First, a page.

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Dr. Alan Barnard has developed the Harmony Decision Maker app that helps people make better decisions

Dr. Alan Barnard has developed the Harmony Decision Maker app that helps people make better decisions

Breakaway Magazine
  • South Africa
  • Photography by Brandon B.

Dr. Alan Barnard is a serial entrepreneur, app developer, author, speaker and one of the leading Decision Scientists and Theory of Constraints experts in the world. His life goal is to help people discover and overcome their own limiting assumptions or beliefs that could be blocking them from seeing and unlocking their inherent potential. 

For over thirty years, Dr. Barnard’s research has been focused on two simple questions. Firstly, why do good people make, and often repeat bad decisions? And secondly, is it possible to develop simple decision support methods and apps that can help people avoid common decision mistakes to help them make better, faster decisions when it really matters? 

One of the apps he has developed, the Harmony Decision Maker App, can help people evaporate their darkest clouds – those difficult problems or decision conflicts – we will face in both our personal and professional lives. The app’s success was based on a simple insight; every dark cloud has a silver lining.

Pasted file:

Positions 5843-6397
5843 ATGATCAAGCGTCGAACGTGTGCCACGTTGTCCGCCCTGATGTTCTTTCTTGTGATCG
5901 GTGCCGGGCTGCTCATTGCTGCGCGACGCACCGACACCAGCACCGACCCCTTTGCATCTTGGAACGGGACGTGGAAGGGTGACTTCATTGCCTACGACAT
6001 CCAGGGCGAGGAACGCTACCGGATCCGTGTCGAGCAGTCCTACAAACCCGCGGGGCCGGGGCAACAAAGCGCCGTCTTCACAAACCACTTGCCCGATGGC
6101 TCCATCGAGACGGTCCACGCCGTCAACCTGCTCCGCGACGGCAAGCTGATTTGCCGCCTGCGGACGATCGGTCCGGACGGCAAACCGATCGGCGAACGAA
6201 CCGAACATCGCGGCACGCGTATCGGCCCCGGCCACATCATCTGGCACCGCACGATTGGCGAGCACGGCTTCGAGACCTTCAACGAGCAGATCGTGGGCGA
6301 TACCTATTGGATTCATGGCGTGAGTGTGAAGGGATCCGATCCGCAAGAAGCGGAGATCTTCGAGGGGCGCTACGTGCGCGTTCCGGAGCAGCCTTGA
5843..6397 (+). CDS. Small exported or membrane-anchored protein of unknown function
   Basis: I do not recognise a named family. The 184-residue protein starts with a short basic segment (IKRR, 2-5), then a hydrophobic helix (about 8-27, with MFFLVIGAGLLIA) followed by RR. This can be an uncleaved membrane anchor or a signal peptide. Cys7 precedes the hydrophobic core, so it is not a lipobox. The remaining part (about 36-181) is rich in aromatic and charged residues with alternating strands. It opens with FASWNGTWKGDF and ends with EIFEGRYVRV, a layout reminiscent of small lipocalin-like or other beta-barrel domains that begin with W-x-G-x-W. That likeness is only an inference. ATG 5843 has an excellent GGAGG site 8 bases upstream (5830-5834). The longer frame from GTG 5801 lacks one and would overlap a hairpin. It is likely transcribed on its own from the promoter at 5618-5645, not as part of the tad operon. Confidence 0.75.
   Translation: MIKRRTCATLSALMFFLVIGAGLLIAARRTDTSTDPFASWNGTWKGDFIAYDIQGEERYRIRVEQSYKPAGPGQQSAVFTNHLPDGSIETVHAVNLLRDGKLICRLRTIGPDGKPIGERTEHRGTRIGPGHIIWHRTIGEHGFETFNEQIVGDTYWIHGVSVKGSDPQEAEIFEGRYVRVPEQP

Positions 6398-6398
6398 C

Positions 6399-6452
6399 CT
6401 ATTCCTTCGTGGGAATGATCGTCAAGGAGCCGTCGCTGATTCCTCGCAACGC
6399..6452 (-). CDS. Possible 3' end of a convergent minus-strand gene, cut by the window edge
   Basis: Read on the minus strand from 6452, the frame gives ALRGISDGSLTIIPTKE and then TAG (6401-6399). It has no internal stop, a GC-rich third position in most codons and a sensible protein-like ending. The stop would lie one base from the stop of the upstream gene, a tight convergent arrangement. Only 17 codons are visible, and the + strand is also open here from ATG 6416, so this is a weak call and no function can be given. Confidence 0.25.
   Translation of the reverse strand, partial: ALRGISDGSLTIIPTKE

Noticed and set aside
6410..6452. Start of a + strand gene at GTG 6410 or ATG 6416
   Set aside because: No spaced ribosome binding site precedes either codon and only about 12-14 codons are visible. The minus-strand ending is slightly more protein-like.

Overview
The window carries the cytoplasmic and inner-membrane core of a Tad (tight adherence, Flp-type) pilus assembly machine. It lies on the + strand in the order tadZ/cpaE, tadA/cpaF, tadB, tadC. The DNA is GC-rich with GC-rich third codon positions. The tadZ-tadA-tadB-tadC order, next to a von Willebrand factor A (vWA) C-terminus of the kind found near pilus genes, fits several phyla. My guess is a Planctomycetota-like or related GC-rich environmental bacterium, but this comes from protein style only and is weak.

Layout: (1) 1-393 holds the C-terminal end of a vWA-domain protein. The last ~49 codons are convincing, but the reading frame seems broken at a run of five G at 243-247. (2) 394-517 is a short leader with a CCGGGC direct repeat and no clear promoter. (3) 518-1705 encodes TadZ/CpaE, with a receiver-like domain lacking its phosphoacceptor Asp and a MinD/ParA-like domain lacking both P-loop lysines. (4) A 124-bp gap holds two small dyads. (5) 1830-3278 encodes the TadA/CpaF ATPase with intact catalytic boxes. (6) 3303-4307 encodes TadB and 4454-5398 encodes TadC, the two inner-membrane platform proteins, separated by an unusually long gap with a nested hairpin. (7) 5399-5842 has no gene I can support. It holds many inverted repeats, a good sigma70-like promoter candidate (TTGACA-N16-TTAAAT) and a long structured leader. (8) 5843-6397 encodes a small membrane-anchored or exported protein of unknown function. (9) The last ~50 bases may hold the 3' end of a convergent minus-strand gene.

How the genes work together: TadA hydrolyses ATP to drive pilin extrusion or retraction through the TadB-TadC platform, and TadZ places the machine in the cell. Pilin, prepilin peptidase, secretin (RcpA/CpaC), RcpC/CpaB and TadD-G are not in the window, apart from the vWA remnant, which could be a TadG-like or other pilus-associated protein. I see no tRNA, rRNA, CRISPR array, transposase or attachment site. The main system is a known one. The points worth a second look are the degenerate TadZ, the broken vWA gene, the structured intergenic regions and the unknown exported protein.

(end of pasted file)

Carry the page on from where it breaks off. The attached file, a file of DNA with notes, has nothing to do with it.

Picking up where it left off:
From Humble Beginnings 

Dr. Barnard grew up in South Africa. He was interested from a young age in why some people, despite coming from similarly humble beginnings to his own, could become very successful. In contrast, others, with much better starting conditions, often failed to live up to their potential. Could it be that it is not our starting conditions that matter so much, but rather our starting assumptions? Dr. Barnard turned this curiosity into a life goal. 

There were two catalytic life events that, according to Dr. Barnard,  helped him gain the insights he needed to decide on, and realize his life goal. The first one happened when he was a teenager, and the second, just after starting his career as an industrial engineer. 

“I almost failed a high school entrance exam and was placed in the D-class,” Dr. Barnard recalls. “I was teased terribly by the kids who were in the A-class. They said the A-class was for achievers, but the D class was for dummies like me”. I did quite well in primary school, so almost failing an entrance exam was a massive shock to me and those that knew me. I asked for a remark, but it was denied. And almost immediately, my marks started going down. I couldn’t help asking myself why. The most reasonable explanation I could come up with at 13 years old was that in high school, there were simply more subjects that required good memorization of facts and comprehension of complex topics, something I was never really good at. I tried studying harder, but just could not get better marks. I started feeling this overwhelming feeling of hopelessness. This hopelessness turned into a vicious cycle. “Why even try, if studying harder was not helping?”